Former University of Oregon law school student Ehvan Schectman sued the school on Nov. 10, court records show. Schectman alleges that the law school discriminated against his learning disability and then retaliated against him when he complained about it.
Schectman is seeking an unspecified amount for damages and emotional distress he claims to have suffered as a result of the law school failing to accommodate his learning disability. The suit alleges that he was not granted certain legally required accommodations, such as using grammar and spell check software for his essay tests, because they would have given him an unfair advantage compared to other students.
Schectman, represented by his father’s law office, is also suing the UO Law School assistant dean for student affairs, Nicole Commissiong. Schectman alleges that Commissiong made him repeat the phrase, “I am normal” during a meeting in her office about his learning disability.
Additionally, Schectman alleges that he was unfairly placed on emergency temporary suspension from the school in November 2015 by student conduct director Sandy Weintraub.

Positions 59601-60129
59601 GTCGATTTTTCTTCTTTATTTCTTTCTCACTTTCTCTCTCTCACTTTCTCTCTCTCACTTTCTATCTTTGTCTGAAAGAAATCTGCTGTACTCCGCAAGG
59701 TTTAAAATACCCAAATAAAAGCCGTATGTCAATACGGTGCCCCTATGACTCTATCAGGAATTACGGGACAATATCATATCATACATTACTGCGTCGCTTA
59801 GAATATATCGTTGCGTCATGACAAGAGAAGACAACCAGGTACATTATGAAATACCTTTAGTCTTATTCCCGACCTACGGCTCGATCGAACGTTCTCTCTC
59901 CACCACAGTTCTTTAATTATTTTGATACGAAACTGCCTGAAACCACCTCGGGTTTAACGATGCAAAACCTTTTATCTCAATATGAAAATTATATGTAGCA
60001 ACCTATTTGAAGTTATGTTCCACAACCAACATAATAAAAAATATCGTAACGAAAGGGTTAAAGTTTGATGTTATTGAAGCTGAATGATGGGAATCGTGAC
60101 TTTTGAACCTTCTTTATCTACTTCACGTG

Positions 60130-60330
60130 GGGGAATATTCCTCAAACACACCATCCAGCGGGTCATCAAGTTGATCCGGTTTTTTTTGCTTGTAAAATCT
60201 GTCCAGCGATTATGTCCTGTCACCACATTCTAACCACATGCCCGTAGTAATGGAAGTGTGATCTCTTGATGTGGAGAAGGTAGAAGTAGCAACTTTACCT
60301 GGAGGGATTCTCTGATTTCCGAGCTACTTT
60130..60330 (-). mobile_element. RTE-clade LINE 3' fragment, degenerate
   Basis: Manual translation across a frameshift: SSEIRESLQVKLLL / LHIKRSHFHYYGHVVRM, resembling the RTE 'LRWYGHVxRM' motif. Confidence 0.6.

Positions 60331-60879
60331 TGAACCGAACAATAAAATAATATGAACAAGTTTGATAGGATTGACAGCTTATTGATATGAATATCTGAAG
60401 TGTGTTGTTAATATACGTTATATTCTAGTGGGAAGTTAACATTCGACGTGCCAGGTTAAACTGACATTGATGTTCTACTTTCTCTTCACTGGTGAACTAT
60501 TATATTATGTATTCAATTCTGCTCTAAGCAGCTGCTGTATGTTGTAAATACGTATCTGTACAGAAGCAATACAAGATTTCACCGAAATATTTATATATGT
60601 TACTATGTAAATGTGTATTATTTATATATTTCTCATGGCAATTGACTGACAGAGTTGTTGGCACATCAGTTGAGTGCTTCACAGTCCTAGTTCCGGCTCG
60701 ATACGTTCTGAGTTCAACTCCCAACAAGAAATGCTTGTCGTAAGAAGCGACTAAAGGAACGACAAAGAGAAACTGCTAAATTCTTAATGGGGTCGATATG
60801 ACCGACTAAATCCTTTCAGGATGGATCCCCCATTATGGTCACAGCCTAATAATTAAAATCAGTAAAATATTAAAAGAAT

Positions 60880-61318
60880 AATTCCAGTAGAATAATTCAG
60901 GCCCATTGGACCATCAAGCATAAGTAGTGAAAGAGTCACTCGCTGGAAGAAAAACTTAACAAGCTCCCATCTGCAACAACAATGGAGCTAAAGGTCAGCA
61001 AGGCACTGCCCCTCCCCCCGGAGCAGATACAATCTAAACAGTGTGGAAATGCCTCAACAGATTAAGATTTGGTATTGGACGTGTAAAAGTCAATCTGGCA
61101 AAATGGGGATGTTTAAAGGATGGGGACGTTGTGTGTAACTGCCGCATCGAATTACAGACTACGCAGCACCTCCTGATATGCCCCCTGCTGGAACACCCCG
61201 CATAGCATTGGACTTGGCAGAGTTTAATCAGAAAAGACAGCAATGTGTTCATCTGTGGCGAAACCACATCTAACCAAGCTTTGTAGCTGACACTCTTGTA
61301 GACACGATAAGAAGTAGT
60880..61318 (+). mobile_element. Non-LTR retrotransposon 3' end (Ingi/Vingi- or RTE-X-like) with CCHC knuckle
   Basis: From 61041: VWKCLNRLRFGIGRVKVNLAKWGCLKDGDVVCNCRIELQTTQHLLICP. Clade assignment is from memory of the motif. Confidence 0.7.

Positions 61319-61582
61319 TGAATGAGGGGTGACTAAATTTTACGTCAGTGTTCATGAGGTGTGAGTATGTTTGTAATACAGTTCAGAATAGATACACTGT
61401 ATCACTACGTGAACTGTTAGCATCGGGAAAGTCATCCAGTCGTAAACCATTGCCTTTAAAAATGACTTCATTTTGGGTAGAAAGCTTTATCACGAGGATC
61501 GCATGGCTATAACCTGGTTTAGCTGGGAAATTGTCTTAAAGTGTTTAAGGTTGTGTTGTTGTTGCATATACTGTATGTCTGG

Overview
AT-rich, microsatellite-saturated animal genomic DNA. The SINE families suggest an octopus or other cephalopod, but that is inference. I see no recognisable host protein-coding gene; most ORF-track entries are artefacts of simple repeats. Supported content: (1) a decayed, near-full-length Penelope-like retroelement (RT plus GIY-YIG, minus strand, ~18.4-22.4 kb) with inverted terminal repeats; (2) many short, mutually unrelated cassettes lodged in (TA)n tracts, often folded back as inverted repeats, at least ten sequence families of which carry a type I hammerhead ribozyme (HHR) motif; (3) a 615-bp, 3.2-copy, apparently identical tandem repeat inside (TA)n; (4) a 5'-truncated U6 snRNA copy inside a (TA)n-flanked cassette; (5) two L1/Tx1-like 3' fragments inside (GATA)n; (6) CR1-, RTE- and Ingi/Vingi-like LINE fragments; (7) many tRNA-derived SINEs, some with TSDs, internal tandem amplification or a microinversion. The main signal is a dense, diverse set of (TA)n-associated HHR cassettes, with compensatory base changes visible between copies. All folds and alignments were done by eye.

According to the lawsuit, Schectman grew increasingly frustrated with the law school after repeated meetings with faculty to discuss his test taking and tutoring accommodations. Schectman eventually took these frustrations out in a Facebook post, which used the “slang he typically uses when communicating with his similarly-aged friends online,” the lawsuit states.
The post was quickly removed, but not before a law school employee saw and saved it. A few days later, Schectman allegedly received the following email from Sandy Weintraub:
“I am placing you on temporary suspension beginning immediately (11/18/15) because of a message that you posted on public social media that was reasonably viewed as a threat to students and staff at the University of Oregon.”
Schectman’s lawsuit does not specify what the Facebook post said. The Emerald is actively seeking a copy of the post.
Weintraub declined to comment on this story.
Schectman is being represented by Eugene attorney Andrew Lewinter and the law office of Steven Schectman, his father.
According to UO spokesman Tobin Klinger, the university is aware of the lawsuit and will address it through “appropriate channels.” He did not answer questions about the case because it is an open legal matter.